D&D 3.0: Tales from Mystara
Influencing NPC Attitudes of the Diplomacy Skill
Attitude - Means - Possible Actions
Hostile - Will take risks to hurt you - Attack, interfere, berate, flee
Unfriendly - Wishes you ill - Mislead, gossip, avoid, watch suspiciously, insult
Indifferent - Doesn’t much care - Socially expected interaction
Friendly - Wishes you well - Chat, advise, offer limited help, advocate
Helpful - Will take risks to help you - Protect, back up, heal, aid
A morale check is a Will Save with a DC of 15.
A group rolling for a morale check do it with the following modifiers to their check:
- Alignment – Enemies of Chaotic alignment have more possibility of disbanding if conditions are not favorable. On the other hand they could enjoy more the battle and continue fighting to the dead. Check at – 2.
- Good Odds – The enemy is half or less their number. Check at + 2.
- Overwhelming Odds – The group is 10 to 1 or more . Check at + 2 (stacks with Good Odds).
- Bad Odds – The enemy is twice or more the number of the group. Check at – 2.
When to roll a Morale Check
The moment the morale check is rolled depend of different circumstances:
- Leader Lost – If the leader of the group is killed by the enemy. Tribal and gangs have this disadvantage. Groups of adventurers and organized armies don’t.
- First Blood – If the group is made of smaller sized creatures and they are attacked by surprise, roll a morale check.
- 10% Decimate – If the the group is been decimated by the enemy for three combat turns, a check is rolled.
- 50% Halved – If the group is reduced to half their numbers.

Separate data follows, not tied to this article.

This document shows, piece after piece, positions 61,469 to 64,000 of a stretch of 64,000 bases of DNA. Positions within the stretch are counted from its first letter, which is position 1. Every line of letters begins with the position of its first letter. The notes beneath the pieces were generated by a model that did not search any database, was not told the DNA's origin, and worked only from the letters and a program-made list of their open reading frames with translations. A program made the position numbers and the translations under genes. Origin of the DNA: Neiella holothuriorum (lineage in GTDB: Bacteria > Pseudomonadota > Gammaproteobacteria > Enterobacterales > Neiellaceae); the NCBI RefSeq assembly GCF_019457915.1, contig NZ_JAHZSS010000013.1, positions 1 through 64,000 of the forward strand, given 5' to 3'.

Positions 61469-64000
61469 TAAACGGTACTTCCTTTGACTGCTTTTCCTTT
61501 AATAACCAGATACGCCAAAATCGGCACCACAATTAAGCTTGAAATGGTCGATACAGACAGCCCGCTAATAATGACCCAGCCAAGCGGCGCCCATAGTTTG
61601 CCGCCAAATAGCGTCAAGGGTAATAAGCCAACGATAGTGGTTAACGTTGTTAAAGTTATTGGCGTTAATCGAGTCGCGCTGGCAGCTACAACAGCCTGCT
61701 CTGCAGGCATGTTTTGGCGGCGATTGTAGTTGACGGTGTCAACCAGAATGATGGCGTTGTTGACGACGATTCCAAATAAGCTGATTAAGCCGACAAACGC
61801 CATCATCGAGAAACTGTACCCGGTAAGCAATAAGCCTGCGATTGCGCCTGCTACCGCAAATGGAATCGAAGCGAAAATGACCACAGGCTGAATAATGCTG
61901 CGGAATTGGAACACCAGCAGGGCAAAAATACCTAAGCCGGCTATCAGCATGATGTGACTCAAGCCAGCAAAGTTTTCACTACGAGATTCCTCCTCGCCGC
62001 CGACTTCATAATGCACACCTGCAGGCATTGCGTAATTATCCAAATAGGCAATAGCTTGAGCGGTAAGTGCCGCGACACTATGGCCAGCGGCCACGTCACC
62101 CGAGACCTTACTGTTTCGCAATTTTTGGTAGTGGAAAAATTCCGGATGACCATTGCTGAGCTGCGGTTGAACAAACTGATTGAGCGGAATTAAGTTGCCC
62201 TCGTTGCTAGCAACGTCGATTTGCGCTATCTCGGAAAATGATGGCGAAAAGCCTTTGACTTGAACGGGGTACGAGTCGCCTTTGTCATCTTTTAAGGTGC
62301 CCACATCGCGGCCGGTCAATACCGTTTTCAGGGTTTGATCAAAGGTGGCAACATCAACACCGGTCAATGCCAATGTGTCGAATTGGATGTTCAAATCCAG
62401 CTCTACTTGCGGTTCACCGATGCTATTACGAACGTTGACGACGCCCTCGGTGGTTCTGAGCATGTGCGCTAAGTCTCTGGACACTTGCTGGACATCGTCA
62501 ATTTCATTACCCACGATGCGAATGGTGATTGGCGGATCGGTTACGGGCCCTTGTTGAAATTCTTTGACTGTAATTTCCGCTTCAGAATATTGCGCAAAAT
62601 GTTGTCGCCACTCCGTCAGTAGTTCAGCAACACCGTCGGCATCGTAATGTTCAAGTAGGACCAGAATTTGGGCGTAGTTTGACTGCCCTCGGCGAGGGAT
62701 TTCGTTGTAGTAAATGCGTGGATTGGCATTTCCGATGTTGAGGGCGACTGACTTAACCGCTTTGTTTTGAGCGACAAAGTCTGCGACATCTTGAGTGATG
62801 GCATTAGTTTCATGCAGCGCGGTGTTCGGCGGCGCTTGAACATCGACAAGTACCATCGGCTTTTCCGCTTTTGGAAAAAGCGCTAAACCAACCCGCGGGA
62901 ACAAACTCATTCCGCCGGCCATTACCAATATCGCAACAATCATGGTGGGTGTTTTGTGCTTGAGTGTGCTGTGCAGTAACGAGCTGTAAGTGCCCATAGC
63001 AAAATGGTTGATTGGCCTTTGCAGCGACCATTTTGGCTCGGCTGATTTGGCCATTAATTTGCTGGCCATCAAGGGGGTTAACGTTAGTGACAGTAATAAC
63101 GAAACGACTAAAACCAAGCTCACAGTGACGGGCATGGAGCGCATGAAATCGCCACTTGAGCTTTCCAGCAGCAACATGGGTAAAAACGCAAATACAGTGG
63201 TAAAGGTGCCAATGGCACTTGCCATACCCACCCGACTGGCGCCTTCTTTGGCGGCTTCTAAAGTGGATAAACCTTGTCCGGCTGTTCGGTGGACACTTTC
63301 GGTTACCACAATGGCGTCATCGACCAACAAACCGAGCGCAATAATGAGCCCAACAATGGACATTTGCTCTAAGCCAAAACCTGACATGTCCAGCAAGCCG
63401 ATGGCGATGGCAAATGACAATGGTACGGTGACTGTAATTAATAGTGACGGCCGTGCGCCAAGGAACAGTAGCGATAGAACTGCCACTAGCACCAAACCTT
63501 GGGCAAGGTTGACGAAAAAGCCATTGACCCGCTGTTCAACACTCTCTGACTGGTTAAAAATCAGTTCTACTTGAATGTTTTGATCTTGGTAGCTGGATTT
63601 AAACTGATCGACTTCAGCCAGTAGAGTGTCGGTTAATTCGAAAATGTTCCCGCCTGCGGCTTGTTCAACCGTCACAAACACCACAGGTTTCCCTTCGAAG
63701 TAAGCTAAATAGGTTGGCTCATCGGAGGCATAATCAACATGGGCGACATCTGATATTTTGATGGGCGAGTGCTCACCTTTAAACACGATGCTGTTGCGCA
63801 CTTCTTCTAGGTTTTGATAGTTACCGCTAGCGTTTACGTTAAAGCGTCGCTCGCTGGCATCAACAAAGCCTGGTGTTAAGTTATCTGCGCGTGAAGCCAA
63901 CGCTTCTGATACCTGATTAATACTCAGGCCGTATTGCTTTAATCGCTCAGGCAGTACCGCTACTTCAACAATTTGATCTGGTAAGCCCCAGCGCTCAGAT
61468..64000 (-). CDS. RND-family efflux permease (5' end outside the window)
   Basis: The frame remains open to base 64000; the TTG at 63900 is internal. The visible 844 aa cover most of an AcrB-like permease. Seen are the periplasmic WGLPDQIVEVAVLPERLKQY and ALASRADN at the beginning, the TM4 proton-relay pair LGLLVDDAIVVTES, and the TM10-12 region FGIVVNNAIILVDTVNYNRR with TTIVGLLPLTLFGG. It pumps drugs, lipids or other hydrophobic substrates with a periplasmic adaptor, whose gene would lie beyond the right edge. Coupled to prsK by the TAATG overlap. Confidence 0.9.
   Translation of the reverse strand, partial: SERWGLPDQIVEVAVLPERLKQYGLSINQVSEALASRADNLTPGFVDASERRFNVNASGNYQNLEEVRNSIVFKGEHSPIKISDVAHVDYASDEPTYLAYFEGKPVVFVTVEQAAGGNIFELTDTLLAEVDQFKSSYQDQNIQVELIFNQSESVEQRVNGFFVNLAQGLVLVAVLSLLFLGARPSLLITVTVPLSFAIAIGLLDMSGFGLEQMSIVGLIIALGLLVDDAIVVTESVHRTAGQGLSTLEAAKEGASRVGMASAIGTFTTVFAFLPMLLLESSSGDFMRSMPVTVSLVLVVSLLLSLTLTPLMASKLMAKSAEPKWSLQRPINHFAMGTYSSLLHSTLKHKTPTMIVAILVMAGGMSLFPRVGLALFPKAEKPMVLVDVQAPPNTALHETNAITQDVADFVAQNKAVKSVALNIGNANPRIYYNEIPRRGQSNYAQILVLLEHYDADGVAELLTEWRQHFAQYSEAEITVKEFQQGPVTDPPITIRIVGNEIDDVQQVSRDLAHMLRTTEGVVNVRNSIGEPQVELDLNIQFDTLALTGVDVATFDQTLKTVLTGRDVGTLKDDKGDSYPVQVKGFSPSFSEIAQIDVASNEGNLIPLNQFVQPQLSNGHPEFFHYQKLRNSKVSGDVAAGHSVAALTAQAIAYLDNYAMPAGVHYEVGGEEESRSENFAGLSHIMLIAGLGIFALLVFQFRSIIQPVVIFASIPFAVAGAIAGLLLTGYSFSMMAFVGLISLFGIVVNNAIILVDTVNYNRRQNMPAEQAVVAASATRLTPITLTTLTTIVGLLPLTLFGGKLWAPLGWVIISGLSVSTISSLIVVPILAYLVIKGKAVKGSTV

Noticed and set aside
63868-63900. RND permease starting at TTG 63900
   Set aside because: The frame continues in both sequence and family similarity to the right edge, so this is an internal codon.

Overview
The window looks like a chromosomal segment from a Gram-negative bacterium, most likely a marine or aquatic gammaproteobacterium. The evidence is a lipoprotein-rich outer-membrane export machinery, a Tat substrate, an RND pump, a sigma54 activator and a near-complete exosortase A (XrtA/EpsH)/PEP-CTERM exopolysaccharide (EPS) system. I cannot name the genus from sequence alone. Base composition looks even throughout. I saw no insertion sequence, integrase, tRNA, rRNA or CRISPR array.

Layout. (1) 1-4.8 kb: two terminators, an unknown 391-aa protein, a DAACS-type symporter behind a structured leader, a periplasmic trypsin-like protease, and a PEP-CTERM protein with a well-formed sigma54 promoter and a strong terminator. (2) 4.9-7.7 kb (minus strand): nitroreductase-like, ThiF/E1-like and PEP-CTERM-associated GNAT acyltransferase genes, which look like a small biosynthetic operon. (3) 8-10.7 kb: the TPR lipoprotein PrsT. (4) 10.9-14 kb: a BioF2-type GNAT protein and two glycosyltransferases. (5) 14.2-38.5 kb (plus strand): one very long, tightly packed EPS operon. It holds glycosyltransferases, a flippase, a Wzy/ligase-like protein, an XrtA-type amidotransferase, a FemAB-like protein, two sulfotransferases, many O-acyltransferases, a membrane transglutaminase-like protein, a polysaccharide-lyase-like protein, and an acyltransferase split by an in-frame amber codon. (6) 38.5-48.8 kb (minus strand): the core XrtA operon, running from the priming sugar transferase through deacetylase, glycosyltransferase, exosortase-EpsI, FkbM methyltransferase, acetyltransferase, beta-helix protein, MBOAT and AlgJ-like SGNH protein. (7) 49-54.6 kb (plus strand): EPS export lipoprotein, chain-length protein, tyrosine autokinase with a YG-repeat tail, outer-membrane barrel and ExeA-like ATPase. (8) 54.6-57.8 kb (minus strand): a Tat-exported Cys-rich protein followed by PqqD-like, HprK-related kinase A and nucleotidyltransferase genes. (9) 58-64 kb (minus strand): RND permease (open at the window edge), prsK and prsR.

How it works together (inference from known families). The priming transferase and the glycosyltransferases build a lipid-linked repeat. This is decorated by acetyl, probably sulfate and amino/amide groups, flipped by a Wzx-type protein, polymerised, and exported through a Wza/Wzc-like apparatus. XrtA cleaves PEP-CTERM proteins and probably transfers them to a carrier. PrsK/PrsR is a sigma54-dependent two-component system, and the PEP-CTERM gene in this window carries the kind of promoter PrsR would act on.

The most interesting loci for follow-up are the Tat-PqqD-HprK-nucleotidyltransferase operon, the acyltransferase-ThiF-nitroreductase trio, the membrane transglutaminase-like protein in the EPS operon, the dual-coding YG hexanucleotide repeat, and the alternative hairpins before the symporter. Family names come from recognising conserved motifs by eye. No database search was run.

- 90% – The number of members of the group is been reduced to 10% of the group or less.
The morale system that I’ve seen is a fairly simple one based on a hit point threshold but customized to the monster/villain’s temperament. For example, a overconfident BBEG would fight to the death, but a cowardly sorcerer might attempt to flee or surrender at 50% of maximum hit points.
Customizing the level is reasonable for NPC’s (especially named NPC’s) although for generic monsters, you probably want a strategy (or possibly two) for the entire class. For example, “Owlbears are notoriously bloodthirsty killers, well known for their short tempers, aggression, and savage nature. They tend to attack without provocation.” That seems a likely candidate for “fight to the death”. In contrast, kobolds are known for setting traps and fleeing, so they likely are in the “flee at 50%” category.
I always try to play the monster’s intelligence, if they see that they will not win, they are outnumbered, many dead, wounded and the like and unless they are near mindless killers like owlbears they try to flee.
If they can’t and an offer to surrender is made I usually ask for a diplomacy or intimidate check with a DC between 15 and 20, sometimes I roll it myself.